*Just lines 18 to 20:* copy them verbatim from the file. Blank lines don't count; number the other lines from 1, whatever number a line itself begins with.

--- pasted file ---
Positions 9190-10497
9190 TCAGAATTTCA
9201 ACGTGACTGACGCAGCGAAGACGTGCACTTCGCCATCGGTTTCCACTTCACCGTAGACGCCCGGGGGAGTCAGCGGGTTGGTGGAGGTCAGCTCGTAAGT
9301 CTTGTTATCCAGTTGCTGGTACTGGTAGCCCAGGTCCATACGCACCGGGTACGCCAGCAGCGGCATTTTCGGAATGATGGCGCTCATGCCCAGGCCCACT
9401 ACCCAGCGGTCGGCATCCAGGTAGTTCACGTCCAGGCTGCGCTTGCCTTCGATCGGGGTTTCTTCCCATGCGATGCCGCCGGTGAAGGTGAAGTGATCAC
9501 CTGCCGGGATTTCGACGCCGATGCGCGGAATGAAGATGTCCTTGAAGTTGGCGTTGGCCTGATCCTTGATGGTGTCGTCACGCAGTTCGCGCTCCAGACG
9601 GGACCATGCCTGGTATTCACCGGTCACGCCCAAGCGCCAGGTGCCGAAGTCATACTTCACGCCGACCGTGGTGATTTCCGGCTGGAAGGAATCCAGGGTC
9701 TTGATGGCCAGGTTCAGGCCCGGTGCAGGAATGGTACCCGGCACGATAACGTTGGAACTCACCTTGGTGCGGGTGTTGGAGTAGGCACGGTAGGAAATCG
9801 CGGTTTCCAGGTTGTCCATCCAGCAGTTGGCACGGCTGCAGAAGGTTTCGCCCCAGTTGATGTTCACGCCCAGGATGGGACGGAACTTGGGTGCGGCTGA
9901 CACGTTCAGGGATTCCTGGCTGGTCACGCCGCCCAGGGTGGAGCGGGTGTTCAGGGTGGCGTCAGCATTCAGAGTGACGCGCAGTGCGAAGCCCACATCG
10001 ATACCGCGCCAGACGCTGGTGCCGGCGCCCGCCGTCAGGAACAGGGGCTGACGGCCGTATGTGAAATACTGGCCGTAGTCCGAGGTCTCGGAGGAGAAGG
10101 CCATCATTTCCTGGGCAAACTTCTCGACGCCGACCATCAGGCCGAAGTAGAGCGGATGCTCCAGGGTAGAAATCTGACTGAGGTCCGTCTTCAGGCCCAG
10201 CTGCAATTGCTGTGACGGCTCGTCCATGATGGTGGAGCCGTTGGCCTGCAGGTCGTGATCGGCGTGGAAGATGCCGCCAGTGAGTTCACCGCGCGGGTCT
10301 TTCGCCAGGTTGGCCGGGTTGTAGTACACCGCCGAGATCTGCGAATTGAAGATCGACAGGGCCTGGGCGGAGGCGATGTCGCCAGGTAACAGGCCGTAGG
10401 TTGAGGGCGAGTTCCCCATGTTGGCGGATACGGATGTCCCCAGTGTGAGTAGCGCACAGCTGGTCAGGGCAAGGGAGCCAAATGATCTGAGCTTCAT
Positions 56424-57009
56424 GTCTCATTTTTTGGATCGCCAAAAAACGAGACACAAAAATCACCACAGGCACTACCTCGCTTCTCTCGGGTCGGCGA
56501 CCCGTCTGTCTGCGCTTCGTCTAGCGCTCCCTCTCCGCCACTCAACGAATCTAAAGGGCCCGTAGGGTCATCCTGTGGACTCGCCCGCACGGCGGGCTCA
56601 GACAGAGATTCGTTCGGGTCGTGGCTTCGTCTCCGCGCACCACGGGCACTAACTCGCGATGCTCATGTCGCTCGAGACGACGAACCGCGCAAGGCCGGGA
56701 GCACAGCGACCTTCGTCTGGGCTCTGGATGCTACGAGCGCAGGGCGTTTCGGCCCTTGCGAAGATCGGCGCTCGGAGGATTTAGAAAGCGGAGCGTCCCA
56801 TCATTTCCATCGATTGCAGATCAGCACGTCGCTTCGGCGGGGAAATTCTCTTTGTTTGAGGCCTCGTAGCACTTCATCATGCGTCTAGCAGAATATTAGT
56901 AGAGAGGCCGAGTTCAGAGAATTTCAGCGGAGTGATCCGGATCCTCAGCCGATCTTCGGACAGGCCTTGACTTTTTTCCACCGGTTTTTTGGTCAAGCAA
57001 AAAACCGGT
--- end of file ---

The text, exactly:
56501 CCCGTCTGTCTGCGCTTCGTCTAGCGCTCCCTCTCCGCCACTCAACGAATCTAAAGGGCCCGTAGGGTCATCCTGTGGACTCGCCCGCACGGCGGGCTCA
56601 GACAGAGATTCGTTCGGGTCGTGGCTTCGTCTCCGCGCACCACGGGCACTAACTCGCGATGCTCATGTCGCTCGAGACGACGAACCGCGCAAGGCCGGGA
56701 GCACAGCGACCTTCGTCTGGGCTCTGGATGCTACGAGCGCAGGGCGTTTCGGCCCTTGCGAAGATCGGCGCTCGGAGGATTTAGAAAGCGGAGCGTCCCA